MSD Nurses share information on improving “health literacy”
When people are provided with information they can understand, they can be more empowered to create healthier outcomes for themselves, their families and their communities. Findings from the National Health Literacy Assessment showed limited health literacy affects about 36% of all Americans. How can you and your family improve your health literacy?
If you don’t understand what your doctor is telling you or only understand part of it, ask questions. Studies show that many patients are embarrassed to ask questions when they’re confused by what a doctor is saying. Don’t be embarrassed! There is no such thing as a dumb question when it comes to your health. Explain to your doctor that you’re having trouble understanding and ask that the information be explained again.
Repeat what your doctor tells you in your own words
Your doctor may give you a lot of information in a short time. To make sure you understand, it can help to repeat what your doctor said in your own words. You can start by saying, “Let me make sure I understand. You said…” This gives your doctor a chance to clear up anything you’ve misheard or don’t understand.
Bring a friend or loved one with you to your appointment, if possible
If they can’t come to the appointment in person, ask your doctor if they can join you virtually by phone or a video call. Ask the person to take notes for you, just in case you miss something. If you don’t understand your friend’s notes, make a list of questions to ask your doctor at your next appointment. If your questions are more urgent, such as how to take medicine or how to care for yourself after a procedure, it makes sense to call your doctor’s office right away.
Ask to work with a patient navigator if one is available
A patient navigator is someone trained to help you navigate the healthcare system and coordinate your care. Besides helping you understand your healthcare, patient navigators also can help you access health services, assess your treatment options, get a referral, find a clinical trial, fill out forms, and apply for financial assistance. In many cases, a patient navigator will have more time to spend with you than your doctor does.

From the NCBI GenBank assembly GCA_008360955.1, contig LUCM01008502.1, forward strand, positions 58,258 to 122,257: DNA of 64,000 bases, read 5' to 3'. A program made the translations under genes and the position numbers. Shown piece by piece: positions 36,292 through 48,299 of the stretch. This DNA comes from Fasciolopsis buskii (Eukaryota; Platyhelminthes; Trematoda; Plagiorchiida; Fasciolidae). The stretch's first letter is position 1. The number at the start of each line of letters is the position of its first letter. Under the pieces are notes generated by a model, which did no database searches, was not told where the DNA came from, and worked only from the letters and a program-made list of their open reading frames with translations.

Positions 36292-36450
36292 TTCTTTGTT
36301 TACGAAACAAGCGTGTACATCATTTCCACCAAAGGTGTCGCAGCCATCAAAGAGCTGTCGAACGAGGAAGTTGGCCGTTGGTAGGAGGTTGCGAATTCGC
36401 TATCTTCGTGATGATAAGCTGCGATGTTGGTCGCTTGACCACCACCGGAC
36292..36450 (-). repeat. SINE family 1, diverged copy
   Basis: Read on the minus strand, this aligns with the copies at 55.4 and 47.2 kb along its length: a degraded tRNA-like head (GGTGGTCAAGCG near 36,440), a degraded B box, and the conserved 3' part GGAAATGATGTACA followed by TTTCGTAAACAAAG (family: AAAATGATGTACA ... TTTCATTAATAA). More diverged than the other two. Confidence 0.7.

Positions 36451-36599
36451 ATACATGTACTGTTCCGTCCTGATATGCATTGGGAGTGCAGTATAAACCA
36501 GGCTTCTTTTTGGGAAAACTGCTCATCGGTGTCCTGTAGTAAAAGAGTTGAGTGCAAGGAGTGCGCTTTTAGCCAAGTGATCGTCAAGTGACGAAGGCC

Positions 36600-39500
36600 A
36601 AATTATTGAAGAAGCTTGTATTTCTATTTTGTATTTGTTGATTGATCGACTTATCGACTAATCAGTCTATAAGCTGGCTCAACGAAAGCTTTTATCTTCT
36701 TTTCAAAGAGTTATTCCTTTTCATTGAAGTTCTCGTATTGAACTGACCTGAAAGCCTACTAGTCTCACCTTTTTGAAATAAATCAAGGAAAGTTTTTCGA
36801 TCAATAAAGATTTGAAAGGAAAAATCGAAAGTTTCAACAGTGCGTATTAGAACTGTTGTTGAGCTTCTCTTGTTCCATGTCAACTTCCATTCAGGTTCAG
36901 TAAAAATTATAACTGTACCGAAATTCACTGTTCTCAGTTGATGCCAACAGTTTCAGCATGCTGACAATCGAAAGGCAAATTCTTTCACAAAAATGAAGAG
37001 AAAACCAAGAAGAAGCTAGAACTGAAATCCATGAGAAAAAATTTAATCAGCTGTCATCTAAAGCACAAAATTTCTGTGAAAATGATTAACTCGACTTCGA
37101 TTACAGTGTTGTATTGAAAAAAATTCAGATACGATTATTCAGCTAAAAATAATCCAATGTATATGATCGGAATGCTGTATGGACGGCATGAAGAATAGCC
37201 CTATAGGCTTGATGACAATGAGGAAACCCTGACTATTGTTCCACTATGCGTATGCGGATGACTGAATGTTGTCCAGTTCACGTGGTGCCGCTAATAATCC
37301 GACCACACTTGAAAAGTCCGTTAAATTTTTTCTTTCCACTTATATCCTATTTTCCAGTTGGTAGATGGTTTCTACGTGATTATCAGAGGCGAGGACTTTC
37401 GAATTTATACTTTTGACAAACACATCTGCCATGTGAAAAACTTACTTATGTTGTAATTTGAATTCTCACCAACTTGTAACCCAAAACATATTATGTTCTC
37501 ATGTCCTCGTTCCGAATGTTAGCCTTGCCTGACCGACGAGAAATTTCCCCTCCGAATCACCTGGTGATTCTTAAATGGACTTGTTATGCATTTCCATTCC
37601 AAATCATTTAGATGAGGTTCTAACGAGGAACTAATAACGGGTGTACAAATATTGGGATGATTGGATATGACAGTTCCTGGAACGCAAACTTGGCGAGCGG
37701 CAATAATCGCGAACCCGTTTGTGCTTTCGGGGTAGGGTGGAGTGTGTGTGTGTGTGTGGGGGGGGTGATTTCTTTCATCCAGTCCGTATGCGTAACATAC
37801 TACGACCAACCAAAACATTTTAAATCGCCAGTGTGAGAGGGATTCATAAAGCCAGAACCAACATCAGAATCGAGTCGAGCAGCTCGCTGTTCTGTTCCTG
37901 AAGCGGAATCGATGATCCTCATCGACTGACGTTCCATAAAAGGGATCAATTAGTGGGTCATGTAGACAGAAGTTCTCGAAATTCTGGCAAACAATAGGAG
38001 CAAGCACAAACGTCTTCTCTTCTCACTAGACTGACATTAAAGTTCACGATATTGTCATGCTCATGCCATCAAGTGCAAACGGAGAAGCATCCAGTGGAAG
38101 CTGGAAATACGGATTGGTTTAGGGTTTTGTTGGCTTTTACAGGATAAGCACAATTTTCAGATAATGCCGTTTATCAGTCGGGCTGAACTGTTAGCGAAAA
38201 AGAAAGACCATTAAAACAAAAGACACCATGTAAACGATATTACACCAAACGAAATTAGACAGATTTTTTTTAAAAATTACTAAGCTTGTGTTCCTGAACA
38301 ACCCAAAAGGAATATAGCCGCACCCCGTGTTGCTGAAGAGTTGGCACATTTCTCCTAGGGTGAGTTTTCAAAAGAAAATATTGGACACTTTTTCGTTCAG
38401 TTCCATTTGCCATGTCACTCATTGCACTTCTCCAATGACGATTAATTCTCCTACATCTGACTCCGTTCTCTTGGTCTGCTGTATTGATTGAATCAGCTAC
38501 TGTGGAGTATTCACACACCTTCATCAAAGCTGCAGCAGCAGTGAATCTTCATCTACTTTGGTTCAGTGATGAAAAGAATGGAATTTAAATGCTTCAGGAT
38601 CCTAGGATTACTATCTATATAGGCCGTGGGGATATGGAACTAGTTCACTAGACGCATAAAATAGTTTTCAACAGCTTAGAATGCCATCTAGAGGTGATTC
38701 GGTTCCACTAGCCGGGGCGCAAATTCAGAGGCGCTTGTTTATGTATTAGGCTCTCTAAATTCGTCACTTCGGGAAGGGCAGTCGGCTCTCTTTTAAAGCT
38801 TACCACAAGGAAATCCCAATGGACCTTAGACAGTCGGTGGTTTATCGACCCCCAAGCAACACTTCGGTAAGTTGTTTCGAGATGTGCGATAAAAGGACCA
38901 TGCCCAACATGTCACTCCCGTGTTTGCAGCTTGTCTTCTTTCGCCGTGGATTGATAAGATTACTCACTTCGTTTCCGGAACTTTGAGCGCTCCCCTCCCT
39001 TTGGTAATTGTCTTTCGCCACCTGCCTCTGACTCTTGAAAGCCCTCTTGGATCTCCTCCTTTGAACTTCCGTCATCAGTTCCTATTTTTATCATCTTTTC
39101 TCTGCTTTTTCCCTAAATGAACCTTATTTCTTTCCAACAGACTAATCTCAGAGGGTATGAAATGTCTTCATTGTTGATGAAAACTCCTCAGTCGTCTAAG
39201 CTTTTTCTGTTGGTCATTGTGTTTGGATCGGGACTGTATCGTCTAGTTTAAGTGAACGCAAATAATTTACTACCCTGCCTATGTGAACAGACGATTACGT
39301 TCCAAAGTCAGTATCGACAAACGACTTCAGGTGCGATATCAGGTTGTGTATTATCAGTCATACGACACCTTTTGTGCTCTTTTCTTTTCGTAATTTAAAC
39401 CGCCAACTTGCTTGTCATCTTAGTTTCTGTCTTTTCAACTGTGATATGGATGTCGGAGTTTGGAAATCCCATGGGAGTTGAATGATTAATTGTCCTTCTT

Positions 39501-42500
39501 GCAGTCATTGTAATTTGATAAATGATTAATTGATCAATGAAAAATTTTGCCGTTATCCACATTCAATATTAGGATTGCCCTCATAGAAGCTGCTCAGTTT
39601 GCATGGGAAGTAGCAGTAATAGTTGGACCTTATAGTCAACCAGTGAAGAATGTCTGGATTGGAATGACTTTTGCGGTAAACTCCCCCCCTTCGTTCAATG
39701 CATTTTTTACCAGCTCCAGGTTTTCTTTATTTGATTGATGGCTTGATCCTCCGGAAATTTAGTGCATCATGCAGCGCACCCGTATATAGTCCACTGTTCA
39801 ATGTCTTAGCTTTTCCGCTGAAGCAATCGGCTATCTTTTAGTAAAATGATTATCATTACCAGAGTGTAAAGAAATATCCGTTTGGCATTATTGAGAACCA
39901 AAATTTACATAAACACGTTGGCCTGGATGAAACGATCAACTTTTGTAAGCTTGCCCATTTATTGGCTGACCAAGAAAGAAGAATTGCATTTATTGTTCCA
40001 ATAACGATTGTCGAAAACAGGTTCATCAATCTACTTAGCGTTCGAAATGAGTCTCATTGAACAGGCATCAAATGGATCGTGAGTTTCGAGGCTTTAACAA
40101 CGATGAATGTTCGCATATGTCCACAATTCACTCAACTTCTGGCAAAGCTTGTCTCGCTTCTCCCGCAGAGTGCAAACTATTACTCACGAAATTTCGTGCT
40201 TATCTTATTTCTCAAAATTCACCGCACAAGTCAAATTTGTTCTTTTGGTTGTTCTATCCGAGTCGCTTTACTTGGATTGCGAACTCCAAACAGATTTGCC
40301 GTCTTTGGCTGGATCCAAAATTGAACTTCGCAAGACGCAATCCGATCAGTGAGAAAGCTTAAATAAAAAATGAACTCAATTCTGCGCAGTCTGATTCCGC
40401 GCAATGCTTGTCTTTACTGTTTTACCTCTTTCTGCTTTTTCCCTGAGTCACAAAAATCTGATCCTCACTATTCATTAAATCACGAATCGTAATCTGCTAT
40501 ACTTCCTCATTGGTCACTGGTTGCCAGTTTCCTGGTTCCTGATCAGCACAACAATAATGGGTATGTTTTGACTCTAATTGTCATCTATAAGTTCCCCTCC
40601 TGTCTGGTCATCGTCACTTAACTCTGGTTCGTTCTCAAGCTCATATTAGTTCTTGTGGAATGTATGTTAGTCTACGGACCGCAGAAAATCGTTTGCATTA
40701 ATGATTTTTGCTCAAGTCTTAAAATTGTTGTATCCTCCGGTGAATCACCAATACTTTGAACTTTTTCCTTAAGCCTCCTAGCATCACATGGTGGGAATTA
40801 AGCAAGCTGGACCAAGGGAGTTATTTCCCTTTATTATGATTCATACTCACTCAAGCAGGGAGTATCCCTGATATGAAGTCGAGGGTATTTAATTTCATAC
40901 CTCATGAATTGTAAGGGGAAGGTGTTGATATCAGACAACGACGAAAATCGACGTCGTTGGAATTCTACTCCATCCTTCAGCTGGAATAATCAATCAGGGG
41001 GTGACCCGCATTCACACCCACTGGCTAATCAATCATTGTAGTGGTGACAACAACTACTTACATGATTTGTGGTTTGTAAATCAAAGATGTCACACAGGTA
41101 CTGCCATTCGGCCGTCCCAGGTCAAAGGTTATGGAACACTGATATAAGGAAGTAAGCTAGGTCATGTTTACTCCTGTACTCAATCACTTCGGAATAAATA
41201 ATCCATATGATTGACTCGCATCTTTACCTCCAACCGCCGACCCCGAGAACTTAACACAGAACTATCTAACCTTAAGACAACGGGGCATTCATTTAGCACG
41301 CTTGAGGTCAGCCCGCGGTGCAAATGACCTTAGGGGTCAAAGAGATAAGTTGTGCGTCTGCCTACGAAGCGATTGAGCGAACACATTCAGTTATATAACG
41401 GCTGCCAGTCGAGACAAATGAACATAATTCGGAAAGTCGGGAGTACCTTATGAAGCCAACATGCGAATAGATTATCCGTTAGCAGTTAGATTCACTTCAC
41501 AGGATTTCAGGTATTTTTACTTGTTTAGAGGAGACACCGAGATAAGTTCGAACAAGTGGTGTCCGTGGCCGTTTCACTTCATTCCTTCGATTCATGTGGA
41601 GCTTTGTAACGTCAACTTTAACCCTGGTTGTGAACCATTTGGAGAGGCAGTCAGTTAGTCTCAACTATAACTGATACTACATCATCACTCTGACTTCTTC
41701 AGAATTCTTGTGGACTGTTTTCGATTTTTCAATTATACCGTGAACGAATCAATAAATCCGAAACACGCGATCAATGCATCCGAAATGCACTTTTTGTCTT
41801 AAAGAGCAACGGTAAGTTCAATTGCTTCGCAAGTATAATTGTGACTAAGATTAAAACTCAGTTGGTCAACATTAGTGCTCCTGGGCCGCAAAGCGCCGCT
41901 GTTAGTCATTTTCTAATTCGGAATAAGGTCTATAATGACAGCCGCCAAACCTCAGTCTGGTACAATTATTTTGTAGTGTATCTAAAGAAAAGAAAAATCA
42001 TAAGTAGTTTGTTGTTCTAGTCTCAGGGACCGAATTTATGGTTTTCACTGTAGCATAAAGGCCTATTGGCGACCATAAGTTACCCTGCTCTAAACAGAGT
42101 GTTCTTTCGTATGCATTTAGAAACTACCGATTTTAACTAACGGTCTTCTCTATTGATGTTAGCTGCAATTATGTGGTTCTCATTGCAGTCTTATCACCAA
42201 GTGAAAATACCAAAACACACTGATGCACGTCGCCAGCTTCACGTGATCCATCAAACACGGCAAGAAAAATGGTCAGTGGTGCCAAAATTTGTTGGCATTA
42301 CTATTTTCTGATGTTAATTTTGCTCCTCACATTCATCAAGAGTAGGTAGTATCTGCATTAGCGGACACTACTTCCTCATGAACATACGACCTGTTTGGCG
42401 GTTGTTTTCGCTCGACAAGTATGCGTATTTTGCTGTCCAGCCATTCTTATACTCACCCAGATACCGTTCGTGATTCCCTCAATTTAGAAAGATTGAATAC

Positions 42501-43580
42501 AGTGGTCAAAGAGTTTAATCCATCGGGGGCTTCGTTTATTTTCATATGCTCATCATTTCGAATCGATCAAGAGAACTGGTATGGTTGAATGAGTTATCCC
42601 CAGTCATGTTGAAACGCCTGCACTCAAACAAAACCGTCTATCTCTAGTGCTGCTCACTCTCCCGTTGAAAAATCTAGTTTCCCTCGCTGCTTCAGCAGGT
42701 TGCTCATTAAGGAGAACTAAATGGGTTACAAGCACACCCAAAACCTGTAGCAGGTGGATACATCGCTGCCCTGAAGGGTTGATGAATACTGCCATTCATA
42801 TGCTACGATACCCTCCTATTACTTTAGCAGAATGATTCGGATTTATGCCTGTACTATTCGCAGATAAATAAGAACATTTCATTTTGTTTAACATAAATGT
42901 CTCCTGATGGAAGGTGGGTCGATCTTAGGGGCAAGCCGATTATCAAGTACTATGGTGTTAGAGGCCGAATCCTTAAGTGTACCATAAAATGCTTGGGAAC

Keep a running list of questions for your doctor or patient navigator
The list can include terms you don’t understand, questions about research you saw in the news, or side effects that you’re concerned about. You can keep the list on your phone or in a notebook that you bring with you to each appointment.
Ask for a translator or bring one with you, if needed
If your first language is different from the one spoken where you live, you may not understand complex medical terms or instructions. Ask your doctor’s office if translation services are available. If these services aren’t available, bring someone with you who can translate for you. If all of these options are exhausted google translate is a good backup resource. You can talk into the phone and it will talk back in the selected language.
Ask if there are hand-outs or other materials you can use to help you understand.
Your doctor’s office is likely to have additional materials to help explain complicated instructions/information. Not everyone learns best by listening to someone talk. Some people learn best by looking at pictures. Other people learn best by reading the information, and still others learn best by watching a video. So ask for the information in the form that will be most useful for you.
Don’t believe everything you read on the internet
- There are thousands of medical information websites. Sadly, not all of them are reviewed by experts, and some exist only to spread bad information and sell items that may do more harm than good. The U.S. National Institutes of Health reports that it is becoming more and more difficult for people to separate health information based on scientific research from misleading ads and gimmicks, especially online. When you search for medical information online, make sure the website is operated by a reputable organization, such as the National Institutes of Health, the American Cancer Society, the American Society of Clinical Oncology, or other independent group. Check to see if the information has been reviewed by a person with expertise in that field. It’s also a good idea to look at a number of different websites to make sure the information is confirmed and supported by different organizations.
- If the point of a website is getting you to buy something, especially something expensive, it’s a good idea to take a step back and see what other groups are saying about the product or service.